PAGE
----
these situations murder does not have to be
    planned and deliberate in order to qualify as
    first degree.
  • Punishment Life in prison no chance of parole
    for 25 years

19
Second-Degree Murder
  • Murder that does not fit into any of the
    first-degree murder categories, but is still
    caused intentionally.
  • Sentence Life in prison no chance of parole for
    at least 10 years

20
Infanticide
  • Infanticide occurs when a mother kills her new
    born child. This is very rare in Canada
  • All 3 of the following circumstances must be
    present for the crime to be considered
    infanticide
  • a) the accused must be the natural mother of the
    victim
  • b) the victim must be less than 12 months old
  • c) at the time of the killing, the accused must
    have been suffering from a mental disturbance
    caused by not being able to recover from giving
    birth to the victim

21
Hmmm
  • Nelson and Angelo started fighting in the
    Flaming Onion Tavern. Nelson knocked Angelo
    backward with a blow to the jaw, and Angelo hit
    his head on a corner of a pool table. He died
    later that night from internal bleeding by a
    severe concussion. Nelson had wanted to hurt
    Angelo, but he did not mean to kill him.
    Nevertheless, Angelo died as a direct result of
    Nelsons wrongful act. The police arrested him.
    Can they charge him with murder? Explain.

22
Manslaughter
  • Section 234 of the C.C.C. defines manslaughter
    as
  • Any homicide that cannot be classified as murder
  • or infanticide
  • Killing someone through a wrongful act, even if
    the killing was not intentional.
  • Example Maria is speeding and loses control of
    her car and kills a pedestrian. Although she did
    not mean to kill the pedestrian, she should have
    recognized that speeding could physically harm or
    kill someone.

23
PROVOCATION
  • A charge of murder can be reduced to manslaughter
    IF the accused can show provocation on the part
    of the victim.
  • Did the victim do something so insulting or
    outrageous that it caused the accused to lose
    self-control?

24
PROVOCATION EXAMPLE
  • Derrick and Li are arguing in Lis kitchen. As
    the argument grows more heated, Derrick gets
    frustrated and spits in Lis face. Li is so
    enraged that he grabs a knife from the counter
    and plunges it into Derricks chest, killing him
    instantly. Since Li acted in the heat of passion
    caused by sudden provocation, it is likely he
    will be allowed to plead to manslaughter rather
    than murder.
  • Note that in the case of manslaughter there is no
    cooling off period if Li goes home after Derrick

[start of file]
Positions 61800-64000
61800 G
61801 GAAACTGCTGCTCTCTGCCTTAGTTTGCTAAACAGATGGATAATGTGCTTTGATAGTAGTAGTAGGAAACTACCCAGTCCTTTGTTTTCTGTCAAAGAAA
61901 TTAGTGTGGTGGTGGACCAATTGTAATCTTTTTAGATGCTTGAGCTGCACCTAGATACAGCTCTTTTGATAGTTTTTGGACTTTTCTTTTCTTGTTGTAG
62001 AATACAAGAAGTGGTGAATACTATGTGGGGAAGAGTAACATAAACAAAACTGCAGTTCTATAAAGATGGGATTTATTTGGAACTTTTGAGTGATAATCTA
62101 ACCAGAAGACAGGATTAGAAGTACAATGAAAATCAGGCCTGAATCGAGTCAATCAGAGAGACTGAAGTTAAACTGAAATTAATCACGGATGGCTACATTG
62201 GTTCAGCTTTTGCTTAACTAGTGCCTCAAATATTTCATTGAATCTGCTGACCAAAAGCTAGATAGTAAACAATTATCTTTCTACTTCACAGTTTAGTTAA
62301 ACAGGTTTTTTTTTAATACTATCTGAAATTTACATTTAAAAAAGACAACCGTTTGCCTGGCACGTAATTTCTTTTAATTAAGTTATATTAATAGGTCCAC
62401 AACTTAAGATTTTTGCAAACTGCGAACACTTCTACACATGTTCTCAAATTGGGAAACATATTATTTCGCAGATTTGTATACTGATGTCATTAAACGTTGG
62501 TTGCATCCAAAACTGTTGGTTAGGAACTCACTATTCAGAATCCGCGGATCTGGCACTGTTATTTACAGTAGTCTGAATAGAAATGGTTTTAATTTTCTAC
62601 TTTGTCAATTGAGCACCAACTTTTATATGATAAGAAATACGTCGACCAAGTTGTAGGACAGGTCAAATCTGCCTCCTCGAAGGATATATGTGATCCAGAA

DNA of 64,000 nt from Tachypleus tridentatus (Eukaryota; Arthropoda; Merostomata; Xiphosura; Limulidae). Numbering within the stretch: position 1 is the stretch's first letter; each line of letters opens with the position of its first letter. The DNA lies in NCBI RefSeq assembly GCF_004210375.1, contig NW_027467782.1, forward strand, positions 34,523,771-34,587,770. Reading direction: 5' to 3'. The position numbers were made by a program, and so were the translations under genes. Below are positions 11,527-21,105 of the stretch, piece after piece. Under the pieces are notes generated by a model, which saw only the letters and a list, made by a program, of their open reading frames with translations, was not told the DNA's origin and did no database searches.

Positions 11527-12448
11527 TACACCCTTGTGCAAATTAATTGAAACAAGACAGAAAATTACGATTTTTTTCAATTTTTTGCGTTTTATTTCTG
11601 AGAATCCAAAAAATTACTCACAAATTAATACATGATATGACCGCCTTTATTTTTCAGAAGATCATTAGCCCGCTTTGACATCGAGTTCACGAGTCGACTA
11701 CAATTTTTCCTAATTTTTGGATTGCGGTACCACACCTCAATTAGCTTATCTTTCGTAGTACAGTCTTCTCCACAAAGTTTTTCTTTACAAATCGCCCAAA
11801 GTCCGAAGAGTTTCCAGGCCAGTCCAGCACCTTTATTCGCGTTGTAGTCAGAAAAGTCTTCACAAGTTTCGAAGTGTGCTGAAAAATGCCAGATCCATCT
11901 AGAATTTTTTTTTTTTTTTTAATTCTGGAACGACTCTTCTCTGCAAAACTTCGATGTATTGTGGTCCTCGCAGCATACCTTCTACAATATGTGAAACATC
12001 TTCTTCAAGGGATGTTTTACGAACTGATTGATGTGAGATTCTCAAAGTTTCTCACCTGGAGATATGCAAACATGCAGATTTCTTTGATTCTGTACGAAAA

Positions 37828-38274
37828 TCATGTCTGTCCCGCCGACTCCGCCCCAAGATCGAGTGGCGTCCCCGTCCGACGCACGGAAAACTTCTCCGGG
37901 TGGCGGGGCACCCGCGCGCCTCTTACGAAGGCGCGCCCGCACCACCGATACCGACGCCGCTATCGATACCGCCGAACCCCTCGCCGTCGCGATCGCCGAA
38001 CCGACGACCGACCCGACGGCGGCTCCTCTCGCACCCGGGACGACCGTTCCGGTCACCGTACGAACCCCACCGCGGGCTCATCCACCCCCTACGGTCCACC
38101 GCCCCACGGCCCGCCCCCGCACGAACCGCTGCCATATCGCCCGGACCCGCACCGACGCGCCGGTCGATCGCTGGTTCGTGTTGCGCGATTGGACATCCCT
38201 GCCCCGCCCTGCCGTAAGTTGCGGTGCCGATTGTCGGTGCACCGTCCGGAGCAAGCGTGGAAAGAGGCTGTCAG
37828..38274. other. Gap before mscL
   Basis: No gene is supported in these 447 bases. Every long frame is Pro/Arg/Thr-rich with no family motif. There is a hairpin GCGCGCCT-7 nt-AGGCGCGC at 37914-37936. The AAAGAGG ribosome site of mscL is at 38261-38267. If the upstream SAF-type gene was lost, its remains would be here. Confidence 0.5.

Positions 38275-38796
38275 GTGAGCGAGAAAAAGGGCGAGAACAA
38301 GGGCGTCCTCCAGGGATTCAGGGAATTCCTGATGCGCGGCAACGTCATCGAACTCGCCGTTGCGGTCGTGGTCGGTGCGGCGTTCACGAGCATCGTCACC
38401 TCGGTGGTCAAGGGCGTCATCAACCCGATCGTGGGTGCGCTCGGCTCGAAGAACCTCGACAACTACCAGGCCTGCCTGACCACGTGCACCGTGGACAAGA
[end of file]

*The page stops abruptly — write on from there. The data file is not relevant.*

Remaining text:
spits on him and broods on the matter before
    killing Derrick two days later, then something
    planned and deliberate has occurred and Li will
    be charged with murder.

25
R. v. Mafi (2000) Page 226
  1. Why was Mafi charged with second-degree murder
    rather than first-degree?
  2. Why do you think that Mafis parole eligibility
    was set at 20 years instead of the usual period
    of 10 years?

26
R. v. Turner (1995) Page 229
  • Explain why John Ryans mother was charged with
    manslaughter rather than infanticide.
  • Do you think the Turners should have been charged
    with murder rather than manslaughter? Explain.

27
(No Transcript)
28
  • Assault is the most common form of violent crime.
    In 1999, 75 of all cases of violent crimes in
    Canada were assault related.

29
Assault
  • Threatened or actual physical contact without
    consent. Words themselves cannot be considered an
    assault they must be accompanied by an act or
    gesture.

30
Level 1 Assault
  • Level 1 assault is a hybrid offence- maximum
    penalty 5 years in prison
  • Any one of the following actions
  • Intentionally applying force to another person,
    (directly or indirectly)
  • Attempting or threatening to apply force by an
    act or gesture
  • Approaching or blocking the way of another person
    while openly carrying a wearing or carrying a
    weapon or imitation of a weapon

31
You be the Judge!
  • An Angus Reid survey recently noted that 16 of
    Canadians thought it should be a criminal offence
    for a parent to spank a child. Men and women
    equally opposed making spanking a criminal
    offence.
  • Should it be a criminal offence for a parent to
    spank a child?

32
Level 2 Assault with a weapon or assault
causing bodily harm
  • Hybrid offence- maximum penalty 10 years in
    prison
  • Committing an assault while carrying, using or
    threatening to use a weapon or an imitation of a
    weapon, or causing bodily harm

33
Level 3 Aggravated Assault
  • Most violent
  • Indictable Offence and carries a maximum sentence
    of 14 years in prison
  • Defined as severely wounding, maiming,
    disfiguring or endangering the life of the victim.

34
Video Presentation
  • The Code Assaults on the Ice?

35
R. v. Robert, R. v. Foisy (2000) Page 230
  • 1)Do you agree with the Judges decision and
    sentence in this case?

36
You be the Judge!
  • In Texas, some sex offenders have been ordered
    to post signs declaring their whereabouts, such